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Cinnamon patrol

Mr and Mrs Lili Wedding

 

Reading and the domestic arts

During my blogging hiatus, I kept busy with a variety of things - amongst them, reading.

Being a librarian's daughter, I'm somewhat predisposed to reading - everything, everywhere, all the time. Nothing stresses me more than the perceived lack of reading material (two fat books for a 2-hour plane ride, anyone?).

One of the books that particularly grabbed me was Barbara Kingsolver's Animal, Vegetable, Miracle.

If you haven't read it (and you really should), it details a year in which her family ate almost entirely locally produced food. (Yes, it's non-fiction, and no thank you, I don't care to read any more of her novels, nor discuss them.) It's very engaging and well-written, and even includes recipes, although some of them are rather unusual (I have a date with the zucchini chocolae chip cookies).

As my paternal grandmother's granddaughter, gardening (for food or flowers) is no alien concept. Gran could - and did - grow anything, in abundant quantities. If other people had a green thumb, her hands and entire arms were green, so prolific was her garden. And while the over-abundance of broccoli and cauliflower never pleased me, I can certainly respect the sheer volume of product that came from her fairly small garden.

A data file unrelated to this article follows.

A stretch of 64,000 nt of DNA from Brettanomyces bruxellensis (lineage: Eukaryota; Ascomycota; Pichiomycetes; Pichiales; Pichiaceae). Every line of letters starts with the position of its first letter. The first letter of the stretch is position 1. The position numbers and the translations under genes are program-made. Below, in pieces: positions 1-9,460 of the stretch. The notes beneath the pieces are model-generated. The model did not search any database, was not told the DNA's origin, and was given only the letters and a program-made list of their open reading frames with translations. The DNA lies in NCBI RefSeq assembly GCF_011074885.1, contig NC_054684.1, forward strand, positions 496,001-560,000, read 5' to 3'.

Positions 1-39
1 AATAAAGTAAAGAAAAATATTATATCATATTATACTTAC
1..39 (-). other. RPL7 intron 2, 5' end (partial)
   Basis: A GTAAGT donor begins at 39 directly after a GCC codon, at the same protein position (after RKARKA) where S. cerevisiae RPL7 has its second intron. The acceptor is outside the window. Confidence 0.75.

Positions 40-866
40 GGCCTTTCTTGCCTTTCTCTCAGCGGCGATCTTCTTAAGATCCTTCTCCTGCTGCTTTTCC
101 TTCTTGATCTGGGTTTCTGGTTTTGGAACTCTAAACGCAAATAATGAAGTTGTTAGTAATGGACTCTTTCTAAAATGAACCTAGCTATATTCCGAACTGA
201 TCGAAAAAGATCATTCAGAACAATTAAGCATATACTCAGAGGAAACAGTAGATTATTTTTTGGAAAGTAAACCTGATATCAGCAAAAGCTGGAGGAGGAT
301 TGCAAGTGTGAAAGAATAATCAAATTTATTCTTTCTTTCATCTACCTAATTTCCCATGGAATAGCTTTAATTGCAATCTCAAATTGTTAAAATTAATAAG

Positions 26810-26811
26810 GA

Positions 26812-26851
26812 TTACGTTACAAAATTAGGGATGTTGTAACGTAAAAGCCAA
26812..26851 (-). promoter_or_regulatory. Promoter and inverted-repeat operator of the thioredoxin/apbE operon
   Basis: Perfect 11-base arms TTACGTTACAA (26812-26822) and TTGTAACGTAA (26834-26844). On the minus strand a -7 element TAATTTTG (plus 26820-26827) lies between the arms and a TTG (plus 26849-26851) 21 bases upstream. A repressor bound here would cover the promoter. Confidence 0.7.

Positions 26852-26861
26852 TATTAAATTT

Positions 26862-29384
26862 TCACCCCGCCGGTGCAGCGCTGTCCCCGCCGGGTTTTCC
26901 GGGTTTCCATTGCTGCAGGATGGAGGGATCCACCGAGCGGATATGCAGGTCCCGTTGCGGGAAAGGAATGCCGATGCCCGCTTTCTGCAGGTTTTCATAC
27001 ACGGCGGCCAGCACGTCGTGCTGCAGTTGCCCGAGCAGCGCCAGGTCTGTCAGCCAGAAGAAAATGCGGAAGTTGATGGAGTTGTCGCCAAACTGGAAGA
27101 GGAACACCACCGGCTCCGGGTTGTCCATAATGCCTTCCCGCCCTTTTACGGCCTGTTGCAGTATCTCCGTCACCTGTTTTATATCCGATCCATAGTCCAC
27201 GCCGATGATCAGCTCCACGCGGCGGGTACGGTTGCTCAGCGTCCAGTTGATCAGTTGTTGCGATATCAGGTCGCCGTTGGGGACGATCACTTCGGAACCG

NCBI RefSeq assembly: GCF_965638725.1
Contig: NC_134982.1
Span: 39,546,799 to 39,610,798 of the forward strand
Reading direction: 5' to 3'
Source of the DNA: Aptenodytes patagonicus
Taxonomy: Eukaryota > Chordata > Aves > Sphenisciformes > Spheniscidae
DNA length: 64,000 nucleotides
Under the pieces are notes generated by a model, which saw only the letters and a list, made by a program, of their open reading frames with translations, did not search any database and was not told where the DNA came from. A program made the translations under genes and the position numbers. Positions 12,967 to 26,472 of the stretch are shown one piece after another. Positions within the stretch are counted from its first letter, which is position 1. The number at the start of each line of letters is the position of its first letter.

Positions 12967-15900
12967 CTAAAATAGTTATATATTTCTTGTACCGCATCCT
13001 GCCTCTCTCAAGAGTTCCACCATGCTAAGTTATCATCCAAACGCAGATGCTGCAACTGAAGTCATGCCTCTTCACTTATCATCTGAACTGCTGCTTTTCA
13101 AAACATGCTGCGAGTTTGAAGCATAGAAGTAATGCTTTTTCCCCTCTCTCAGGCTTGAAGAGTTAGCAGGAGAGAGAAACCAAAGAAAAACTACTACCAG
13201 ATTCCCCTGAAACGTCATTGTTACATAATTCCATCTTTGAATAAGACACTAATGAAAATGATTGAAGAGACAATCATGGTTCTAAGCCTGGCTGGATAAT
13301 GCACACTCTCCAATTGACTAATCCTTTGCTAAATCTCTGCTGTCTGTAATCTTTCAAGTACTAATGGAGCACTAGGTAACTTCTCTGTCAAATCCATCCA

Having lived in apartments for the last 7 or so years, I've been reduced to indoor plants and pots on balconies. Some have been more successful than others. Plants that like to suck up the nasties from electronics, like spider plants and peace lilies, have done very well. Our rubber plant lasted fairly well. The puka was less successful.

When it comes to food-yielding plants, we've had terrible failures with herbs, moderate success with citrus (no real fruit but the plants grew and lived), and one spectacular cherry tomato plant that produced and produced for nearly 3 months.

Reading Animal, Vegetable, Miracle reminded me how much I like to grow food, albeit in a limited and pot-bound way. So when I returned from a work trip to Vancouver, I set about convincing David that it was time to get started.

George the wonder-plant, and the (unnamed but fairly beloved) aubergine and capsicum plants are the result. Thanks to the book, I now have grand plans for the empty pot - I'm thinking garlic - and I yearn for the space to try my hand at onions, carrots, and the odd pumpkin or two (for the purposes of making pumpkin pie only). Our situation (limited greenhouse-like space in the stairwell up to the rood terrace, and the terrace itself, which is large but exposed) mean I'm unlikely to realise all these goals, though I'm fairly set on the garlic.

It's also made me even more aware of eating locally, and in season. Eating locally is more difficult in Dublin than Auckland, and our mild addiction to M&S (as a substitute for the healthy takeaways we seem unable to find here) means we do eat a lot of imported stuff. But we're working on it.

Today, my steps towards local eating were to move George back to his favourite sunny spot, in view of his vege siblings; and to buy some delicious Irish rhubarb so I could make jam. Small steps perhaps, but delicious ones. And every step in the right direction counts.

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